Ahimsa in Kali Yuga by Dr. Christie Smirl
Ahimsa is a concept that has been promoted by Jesus, Buddha, Patanjali, Gandhi and is a core value in most forms of spirituality. The word ahimsa embraces the concept of not-violence and compassion.
Ahimsa was written about extensively in Patanjali’s Yoga Sutras. Ahimsa is the first of the Yamas – self restraints in yogic philosophy. On the surface this concept of non-violence advocates refraining from physically harming another human out of malice. Ahimsa as a concept of not causing physical harm seems straight forward when we talk about murder, rape, shooting, stabbing, torture, punching, slapping, pushing, kicking, flicking and pinching. However, there are mixed beliefs about violence as it applies to appropriate self defense or even defensive war. As we know in this Kali Yuga, times can get wild, unpredictable and dark. This is the time more than ever to guide our actions and thoughts towards peace.
Ahimsa extends to avoiding violence projected onto others through cruel words or mean gestures that cause emotional harm. How many times do we hear others lash out in unbridled criticism, yelling, cruel speech or degradation? Take for example road rage. Many people feel a pressure relief and outright justification to react aggressively in traffic when things do not go their way. Instead, yoga philosophy recommends setting aside the ego reaction and practicing compassion. Consider that the person who is driving “unsatisfactorily” may have just got news that a family member died, served divorce paperwork, fired or are suffering from stress and fatigue. It is really an awful feeling to be aggressively honked at, flipped of and scowled at when you intended no harm to the other driver.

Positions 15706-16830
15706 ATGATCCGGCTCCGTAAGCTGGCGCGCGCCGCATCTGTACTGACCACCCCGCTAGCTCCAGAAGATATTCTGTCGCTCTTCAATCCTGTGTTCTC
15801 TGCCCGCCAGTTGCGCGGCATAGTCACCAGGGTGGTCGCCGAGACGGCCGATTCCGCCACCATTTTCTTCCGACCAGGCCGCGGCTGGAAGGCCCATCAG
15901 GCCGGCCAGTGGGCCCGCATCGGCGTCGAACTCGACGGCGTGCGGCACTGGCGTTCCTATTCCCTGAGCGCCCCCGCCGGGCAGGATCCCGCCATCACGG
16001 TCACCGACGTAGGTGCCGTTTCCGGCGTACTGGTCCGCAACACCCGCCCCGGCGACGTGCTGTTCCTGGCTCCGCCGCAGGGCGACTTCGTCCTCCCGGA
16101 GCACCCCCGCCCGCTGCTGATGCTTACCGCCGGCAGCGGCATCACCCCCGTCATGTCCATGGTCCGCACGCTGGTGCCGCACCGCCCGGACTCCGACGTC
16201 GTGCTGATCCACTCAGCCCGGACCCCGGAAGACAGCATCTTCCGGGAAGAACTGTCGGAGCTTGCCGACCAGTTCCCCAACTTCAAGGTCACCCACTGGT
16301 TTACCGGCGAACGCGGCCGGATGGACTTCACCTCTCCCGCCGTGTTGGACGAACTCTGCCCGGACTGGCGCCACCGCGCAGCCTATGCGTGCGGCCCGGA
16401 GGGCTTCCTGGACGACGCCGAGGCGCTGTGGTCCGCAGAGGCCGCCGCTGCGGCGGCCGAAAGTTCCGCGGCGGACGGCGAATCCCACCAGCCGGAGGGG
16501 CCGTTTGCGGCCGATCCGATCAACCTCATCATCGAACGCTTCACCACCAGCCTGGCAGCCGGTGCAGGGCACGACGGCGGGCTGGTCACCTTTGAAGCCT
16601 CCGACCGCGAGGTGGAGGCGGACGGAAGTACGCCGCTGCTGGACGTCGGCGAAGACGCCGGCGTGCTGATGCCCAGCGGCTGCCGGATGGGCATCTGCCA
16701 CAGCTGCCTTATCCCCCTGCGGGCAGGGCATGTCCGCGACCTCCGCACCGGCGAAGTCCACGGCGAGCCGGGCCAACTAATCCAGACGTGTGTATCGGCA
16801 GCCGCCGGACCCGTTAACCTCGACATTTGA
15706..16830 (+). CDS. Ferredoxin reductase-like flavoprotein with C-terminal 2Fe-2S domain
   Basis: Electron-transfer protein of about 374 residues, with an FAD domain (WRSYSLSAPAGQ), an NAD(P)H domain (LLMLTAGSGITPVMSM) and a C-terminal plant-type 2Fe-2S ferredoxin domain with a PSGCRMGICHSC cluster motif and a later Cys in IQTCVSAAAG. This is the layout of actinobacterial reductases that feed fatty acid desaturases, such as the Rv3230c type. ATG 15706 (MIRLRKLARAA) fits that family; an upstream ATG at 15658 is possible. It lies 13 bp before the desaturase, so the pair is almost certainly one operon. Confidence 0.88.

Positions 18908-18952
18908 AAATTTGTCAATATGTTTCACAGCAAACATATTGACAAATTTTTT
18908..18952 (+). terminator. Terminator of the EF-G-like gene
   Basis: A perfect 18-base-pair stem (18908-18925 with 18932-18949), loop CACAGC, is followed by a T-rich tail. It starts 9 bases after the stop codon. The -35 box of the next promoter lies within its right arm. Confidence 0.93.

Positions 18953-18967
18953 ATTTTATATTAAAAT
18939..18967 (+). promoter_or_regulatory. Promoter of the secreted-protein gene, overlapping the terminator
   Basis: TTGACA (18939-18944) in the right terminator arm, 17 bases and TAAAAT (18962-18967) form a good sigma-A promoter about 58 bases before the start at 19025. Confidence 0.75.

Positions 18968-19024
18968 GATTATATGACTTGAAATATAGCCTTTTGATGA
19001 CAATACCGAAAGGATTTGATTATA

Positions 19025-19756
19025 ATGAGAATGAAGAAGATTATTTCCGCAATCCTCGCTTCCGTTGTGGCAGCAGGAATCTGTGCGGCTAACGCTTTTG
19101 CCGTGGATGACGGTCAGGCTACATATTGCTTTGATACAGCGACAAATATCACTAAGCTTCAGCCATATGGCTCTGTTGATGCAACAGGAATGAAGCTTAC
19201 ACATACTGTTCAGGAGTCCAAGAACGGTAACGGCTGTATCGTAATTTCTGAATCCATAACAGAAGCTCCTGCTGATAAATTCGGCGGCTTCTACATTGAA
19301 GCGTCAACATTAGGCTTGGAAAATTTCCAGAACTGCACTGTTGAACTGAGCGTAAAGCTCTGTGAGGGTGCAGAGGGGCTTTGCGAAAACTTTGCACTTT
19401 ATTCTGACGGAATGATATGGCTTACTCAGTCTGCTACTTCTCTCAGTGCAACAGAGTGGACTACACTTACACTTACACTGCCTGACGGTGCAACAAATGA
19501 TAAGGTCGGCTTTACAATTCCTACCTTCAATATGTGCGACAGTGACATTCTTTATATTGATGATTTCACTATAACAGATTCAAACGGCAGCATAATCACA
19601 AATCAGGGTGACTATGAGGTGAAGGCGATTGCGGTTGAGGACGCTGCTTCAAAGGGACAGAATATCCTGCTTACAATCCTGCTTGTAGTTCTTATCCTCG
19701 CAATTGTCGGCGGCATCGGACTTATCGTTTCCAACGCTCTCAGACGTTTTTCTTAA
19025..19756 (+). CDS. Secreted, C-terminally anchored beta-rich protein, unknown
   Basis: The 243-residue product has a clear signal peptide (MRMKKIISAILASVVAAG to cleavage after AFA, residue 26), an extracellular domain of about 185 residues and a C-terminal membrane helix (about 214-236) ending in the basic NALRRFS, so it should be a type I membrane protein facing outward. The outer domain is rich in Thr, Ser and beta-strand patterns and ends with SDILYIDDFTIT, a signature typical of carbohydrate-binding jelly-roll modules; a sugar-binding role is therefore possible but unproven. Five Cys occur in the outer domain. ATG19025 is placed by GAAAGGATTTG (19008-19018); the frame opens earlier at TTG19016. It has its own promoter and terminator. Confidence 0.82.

Ahimsa also encompasses neglect or greed that leads to deprivation of shelter, food or hydration. Now most of us would not think of doing this to our loved ones, but what about when we turn a blind eye as a community and global collective. I know the subject stirs uneasiness at times, but lets study our part in these matters to come up with ways to improve our personal and collective responsibilities, actions and consciousness. As a small child, my mother and I were often dependent on food programs and generosity of others to eat and survive and I will always be great full to those who gave to us when we were less fortunate.
Let’s switch gears to animals. Where do we as individuals and a community stand in regards animal violence such as sport hunting for a trophy animal head on the wall or dog or cock fighting? Most people these days are appalled by this type of violence. What about killing animals for food? Much of the population feel that killing animals for food is alright as long as they were treated humanly. The truth is that we are immune to witnessing the violence that these animals endure. I grew up raising and butchering animals from our back yard for food. It was very difficult for me as a sensitive child to witness and participate in this practice. I felt the animals pain and fear. Now grocery stores just sell tidy and pretty packages of “meat” and we do not see the process. Spiritualists who practice vegetarianism advocate not eating animals for our nutrition under any circumstance because to avoid the karma of killing.
Now let us think about how we treat ourselves. What do we say about ourselves when we look in the mirror in the morning or when we make a mistake? Do we use kind self speech? You know the saying “You are your own worst critic.”. Remember that our thoughts become our words, our words become our deeds, our deeds become our habits and our habits become our existence. So practice today only saying kind things about yourself. Ahimsa promotes universal benevolence, the practice of compassion, love, forgiveness, generosity and friendliness. Ask yourself today how you can practice ahimsa on a wider basis today. In this Kali Yuga, we all have to be responsible for how much “violence” we contribute to the collective consciousness.
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